The poet Muriel Rukeyser once said something like this: The Universe is not made of atoms; it’s made of stories. I think that conferences are made of stories too, like the one I’m at this week, the National Energy and Utility Affordability Coalition (NEUAC) Annual ... in Baltimore, Maryland.
I got thinking about stories this morning when Julie Dixon of National Journal (far left in photo) discussed the importance of story telling in advocating for LIHEAP, the Low Income Home Energy Assistance Project—from which the Weatherization Assistance Program now receives the majority of it’s funding. To summarize, Julie mentioned that
- through stories, “You get to be the hero”;
- we remember best what we feel and stories elicit feelings;
- numbers can paralyze and lots of data can make a problem seem too big to approach, while a story makes it personal and human-sized; and
- 65% of our day-to-day communication is in the form of stories.
But enough about stories; here are some that inspired me at the conference. Hope they inspire you too.
- Mark Bergel, a professor at American University in Washington DC, volunteered to distribute groceries to low-income neighbors. He saw and felt poverty up close and decided to start a non-profit, A Wider Circle, through which volunteers “wrap themselves around” people in poverty, offering individuals needed support from all sides—food, health care, education, jobs, and more.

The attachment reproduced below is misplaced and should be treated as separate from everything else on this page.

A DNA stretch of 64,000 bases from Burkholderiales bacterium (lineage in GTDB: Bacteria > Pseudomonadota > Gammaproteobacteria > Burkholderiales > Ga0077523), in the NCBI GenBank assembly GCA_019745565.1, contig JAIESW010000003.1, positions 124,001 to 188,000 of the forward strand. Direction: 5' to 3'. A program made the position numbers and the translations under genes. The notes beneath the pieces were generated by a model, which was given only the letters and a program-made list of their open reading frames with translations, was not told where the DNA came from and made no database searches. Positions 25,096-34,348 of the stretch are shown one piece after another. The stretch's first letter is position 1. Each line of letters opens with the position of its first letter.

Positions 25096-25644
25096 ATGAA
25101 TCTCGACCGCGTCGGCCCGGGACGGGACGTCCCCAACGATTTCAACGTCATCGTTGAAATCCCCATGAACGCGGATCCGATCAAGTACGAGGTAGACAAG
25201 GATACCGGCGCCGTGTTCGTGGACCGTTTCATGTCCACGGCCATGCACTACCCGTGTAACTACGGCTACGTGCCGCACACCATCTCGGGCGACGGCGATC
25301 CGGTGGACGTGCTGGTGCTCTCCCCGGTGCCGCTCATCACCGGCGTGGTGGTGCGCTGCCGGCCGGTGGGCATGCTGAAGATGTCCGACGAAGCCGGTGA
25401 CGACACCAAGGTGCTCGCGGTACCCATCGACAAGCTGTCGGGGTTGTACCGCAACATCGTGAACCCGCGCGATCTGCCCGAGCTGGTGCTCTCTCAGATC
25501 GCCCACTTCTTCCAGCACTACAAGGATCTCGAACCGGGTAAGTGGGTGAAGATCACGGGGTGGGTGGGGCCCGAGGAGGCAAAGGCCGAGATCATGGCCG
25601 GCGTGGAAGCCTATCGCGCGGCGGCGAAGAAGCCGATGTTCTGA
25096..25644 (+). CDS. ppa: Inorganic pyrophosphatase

- Bruce Tonn of Oak Ridge National Laboratory told a simple story about the Weatherization Assistance Program; how the program reduced the number of poor kids who had to make at least one emergency room visit in a year because of asthma from 16% to 4%. This means many more kids attend school every day.
- Freddie Gray, a 25-year-old African American died while in the custody of the Baltimore police last April, setting off rioting in the city. He was arrested for carrying a switch blade. As a young boy growing up in Baltimore, Gray was lead poisoned and began suffering from asthma.
- Dewayne Davis, age 8, spent three weeks in a Baltimore hospital suffering from asthma. Because of this, his mother was close to losing her job. Desperate, Dewayne’s mother called Ruth Ann Norton of the Green and Healthy Homes Initiative (GHHI) and asked for help. Ruth and GHHI got HUD, DOE, and a private philanthropist to clean up Dewayne’s house, made it healthy to live in, comfortable, and energy efficient. Six years later Dewayne has a perfect school attendance record, his mom is working as a detective for the Baltimore Police, and Medicaid is no longer spending $48,000 a year on Dewayne’s health care.
- In 2020, a young child from Baltimore will walk out of her doctor’s office with a prescription for a healthy home; the work to make it so provided by her health care provider.
There are a lot more stories to tell. That last story was told by Ruth Anne Norton and is made of hope. After being at the NEUAC 2015 Annual Conference, I think her story will come true. But it’s going to take a lot more work from all of us.